Election watchdogs urge SADC states to copy South Africa


Brenna Matendere

Harare—Southern African Development Community (SADC) members must adopt new technologies for results collation and transmission for more transparency and accuracy, election watchdogs have urged.

The Electoral Support Network of Southern Africa (ESN-SA) and the Zimbabwe Election Support Network (ZESN) have since published a joint report based on the South African elections held in late May, highlighting major takeaways for countries like Zimbabwe.

Zimbabwe holds the record of conducting the most disputed elections in the SADC region since the turn of the millennium amid reports of rigging, intimidation, violence and voter manipulation.

According to the joint report, South Africa effectively used new technology in the management of ballots.

“The use of technology in results collation and transmission supported enhanced transparency and verifiability of results (in South Africa’s May elections). Political parties and other stakeholders were able to closely follow the results collation process in real-time at the various national and provincial results operation centres.

“The use of the voter management devices served as an effective integrated system that supported voter registration, voter participation on election day, and tracking of ballots and other logistics,” reads the report.

The election watchdogs also hailed South Africa’s Independent Electoral C omission (IEC) for its high mobility that made it possible for it to visit voting zones fluidly, urging other countries to copy the system so as to improve on credibility.

For the first time since independence in 1994, the African National Congress (ANC) lost its  majority, thereby forcing a coalition government with the opposition.

Diaspora voting

The joint observer team also saluted South Africa’s readiness to incorporate the diaspora vote.

“South Africans living abroad could register and vote in South Africa’s national elections at South Africa’s foreign missions, where they were registered to vote. The management of the diaspora vote was without hiccups,” noted the observer mission.

It noted that the IEC aided electoral democracy at the May elections by adopting an inclusive strategy that gave all political parties a chance to be heard.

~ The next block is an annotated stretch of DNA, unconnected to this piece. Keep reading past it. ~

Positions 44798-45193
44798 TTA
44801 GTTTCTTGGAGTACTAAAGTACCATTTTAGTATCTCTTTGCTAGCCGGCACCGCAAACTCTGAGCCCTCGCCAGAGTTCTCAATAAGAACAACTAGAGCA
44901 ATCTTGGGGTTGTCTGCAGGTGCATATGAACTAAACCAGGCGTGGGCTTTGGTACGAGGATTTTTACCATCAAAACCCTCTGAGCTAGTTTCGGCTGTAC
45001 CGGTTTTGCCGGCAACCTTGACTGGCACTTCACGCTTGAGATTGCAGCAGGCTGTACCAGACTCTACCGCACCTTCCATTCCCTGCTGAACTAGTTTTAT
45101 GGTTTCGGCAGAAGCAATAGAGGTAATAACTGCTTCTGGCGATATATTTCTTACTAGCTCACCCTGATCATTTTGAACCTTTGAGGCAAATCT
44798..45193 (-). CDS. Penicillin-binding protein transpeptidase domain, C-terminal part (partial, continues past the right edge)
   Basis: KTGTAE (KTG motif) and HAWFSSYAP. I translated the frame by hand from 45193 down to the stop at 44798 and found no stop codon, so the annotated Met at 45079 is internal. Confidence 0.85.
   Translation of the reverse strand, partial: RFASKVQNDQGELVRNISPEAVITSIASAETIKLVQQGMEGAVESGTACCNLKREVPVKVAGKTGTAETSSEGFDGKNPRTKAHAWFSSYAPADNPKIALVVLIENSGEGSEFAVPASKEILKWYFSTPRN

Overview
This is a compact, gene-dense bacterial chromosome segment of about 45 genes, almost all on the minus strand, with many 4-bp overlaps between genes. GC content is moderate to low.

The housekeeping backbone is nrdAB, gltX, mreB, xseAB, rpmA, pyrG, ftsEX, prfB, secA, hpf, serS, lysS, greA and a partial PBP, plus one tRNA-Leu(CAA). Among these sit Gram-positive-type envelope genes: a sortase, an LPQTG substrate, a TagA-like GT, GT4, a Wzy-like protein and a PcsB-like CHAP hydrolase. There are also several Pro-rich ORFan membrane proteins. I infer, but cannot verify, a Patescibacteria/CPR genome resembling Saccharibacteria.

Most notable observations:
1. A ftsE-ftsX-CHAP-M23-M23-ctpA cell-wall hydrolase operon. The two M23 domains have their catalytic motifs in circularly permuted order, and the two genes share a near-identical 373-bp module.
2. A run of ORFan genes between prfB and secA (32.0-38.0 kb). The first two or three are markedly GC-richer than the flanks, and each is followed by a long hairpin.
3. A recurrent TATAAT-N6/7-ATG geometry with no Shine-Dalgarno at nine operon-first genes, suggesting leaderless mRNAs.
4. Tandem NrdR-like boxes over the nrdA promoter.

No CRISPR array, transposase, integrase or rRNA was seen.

“The IEC excelled in this regard, as stakeholders who were met by the mission expressed satisfaction with the IEC’s response to issues raised. The effective use of the Party Liaison Committees (PLC) allowed for the resolution of low-level disputes,” notes the report.

Online Voting

The observers urged SADC member states to adopt online voter registration to encourage first-time voters and the youth.

“Well-managed elections hugely contribute to the promotion of democratic governance, peace, and development. Despite the operational and technological challenges, South Africa’s 2024 national and provincial elections provided significant takeaways for consideration by stakeholders in the SADC region and beyond.

“The participation of women and youth as voters and as electoral officials was commendable. The generally peaceful conduct of voters and political parties indicated a high level of political tolerance.

“The IEC facilitated transparency in the conduct of the elections and invited parties to audit the results management system, thus entrenching mechanisms to verify the credibility of the election results,” concludes the report.

Observers insist that Zimbabwe must learn from how South Africa and other African democracies conduct their elections.

Last year’s elections in Zimbabwe were marred by voter suppression, intimidation, vote buying, persecution of critics, undemocratic laws, bad management of voting materials and alleged gerrymandering.

Zanu PF and its leader, Emmerson Mnangagwa, won but the main opposition, Citizens Coalition for Change (CCC), disputed the results in elections that were acutely condemned by the SADC and AU as well key western observer teams.

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